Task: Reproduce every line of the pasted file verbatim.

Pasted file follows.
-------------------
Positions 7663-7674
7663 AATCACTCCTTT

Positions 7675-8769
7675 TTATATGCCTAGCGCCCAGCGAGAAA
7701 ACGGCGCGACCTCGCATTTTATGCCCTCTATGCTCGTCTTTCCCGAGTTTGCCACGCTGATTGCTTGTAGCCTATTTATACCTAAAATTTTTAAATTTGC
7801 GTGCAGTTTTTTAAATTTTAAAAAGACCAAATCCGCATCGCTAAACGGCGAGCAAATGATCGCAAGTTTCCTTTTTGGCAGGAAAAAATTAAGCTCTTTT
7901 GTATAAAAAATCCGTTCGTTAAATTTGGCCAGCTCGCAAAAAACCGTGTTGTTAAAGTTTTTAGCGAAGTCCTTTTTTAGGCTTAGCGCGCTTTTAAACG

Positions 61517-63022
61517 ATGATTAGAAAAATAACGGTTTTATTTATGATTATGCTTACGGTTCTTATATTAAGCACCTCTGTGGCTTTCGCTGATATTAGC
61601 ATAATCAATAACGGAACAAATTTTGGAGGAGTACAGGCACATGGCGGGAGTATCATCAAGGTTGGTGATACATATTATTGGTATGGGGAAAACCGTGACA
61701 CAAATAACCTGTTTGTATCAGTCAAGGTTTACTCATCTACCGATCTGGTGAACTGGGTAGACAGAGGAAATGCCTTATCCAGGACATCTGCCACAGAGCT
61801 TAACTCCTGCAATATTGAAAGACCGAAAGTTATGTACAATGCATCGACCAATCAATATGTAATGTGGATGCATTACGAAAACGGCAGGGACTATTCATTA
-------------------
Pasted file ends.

Positions 7663-7674
7663 AATCACTCCTTT

Positions 7675-8769
7675 TTATATGCCTAGCGCCCAGCGAGAAA
7701 ACGGCGCGACCTCGCATTTTATGCCCTCTATGCTCGTCTTTCCCGAGTTTGCCACGCTGATTGCTTGTAGCCTATTTATACCTAAAATTTTTAAATTTGC
7801 GTGCAGTTTTTTAAATTTTAAAAAGACCAAATCCGCATCGCTAAACGGCGAGCAAATGATCGCAAGTTTCCTTTTTGGCAGGAAAAAATTAAGCTCTTTT
7901 GTATAAAAAATCCGTTCGTTAAATTTGGCCAGCTCGCAAAAAACCGTGTTGTTAAAGTTTTTAGCGAAGTCCTTTTTTAGGCTTAGCGCGCTTTTAAACG

Positions 61517-63022
61517 ATGATTAGAAAAATAACGGTTTTATTTATGATTATGCTTACGGTTCTTATATTAAGCACCTCTGTGGCTTTCGCTGATATTAGC
61601 ATAATCAATAACGGAACAAATTTTGGAGGAGTACAGGCACATGGCGGGAGTATCATCAAGGTTGGTGATACATATTATTGGTATGGGGAAAACCGTGACA
61701 CAAATAACCTGTTTGTATCAGTCAAGGTTTACTCATCTACCGATCTGGTGAACTGGGTAGACAGAGGAAATGCCTTATCCAGGACATCTGCCACAGAGCT
61801 TAACTCCTGCAATATTGAAAGACCGAAAGTTATGTACAATGCATCGACCAATCAATATGTAATGTGGATGCATTACGAAAACGGCAGGGACTATTCATTA